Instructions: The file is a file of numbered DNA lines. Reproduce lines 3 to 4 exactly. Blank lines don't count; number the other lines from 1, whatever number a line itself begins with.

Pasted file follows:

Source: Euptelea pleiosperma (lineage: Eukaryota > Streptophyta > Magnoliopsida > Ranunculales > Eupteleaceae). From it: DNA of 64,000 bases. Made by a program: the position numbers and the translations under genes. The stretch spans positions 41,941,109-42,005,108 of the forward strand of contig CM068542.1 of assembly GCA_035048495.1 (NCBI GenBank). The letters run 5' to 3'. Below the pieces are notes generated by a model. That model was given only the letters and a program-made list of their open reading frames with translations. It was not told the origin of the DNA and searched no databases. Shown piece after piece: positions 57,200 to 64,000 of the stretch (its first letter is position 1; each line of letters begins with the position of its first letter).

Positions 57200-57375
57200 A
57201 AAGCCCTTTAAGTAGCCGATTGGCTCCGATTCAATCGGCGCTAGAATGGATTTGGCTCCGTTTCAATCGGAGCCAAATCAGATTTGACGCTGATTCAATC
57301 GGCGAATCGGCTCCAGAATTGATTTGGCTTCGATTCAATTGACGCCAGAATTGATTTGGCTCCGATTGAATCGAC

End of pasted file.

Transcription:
57200 A
57201 AAGCCCTTTAAGTAGCCGATTGGCTCCGATTCAATCGGCGCTAGAATGGATTTGGCTCCGTTTCAATCGGAGCCAAATCAGATTTGACGCTGATTCAATC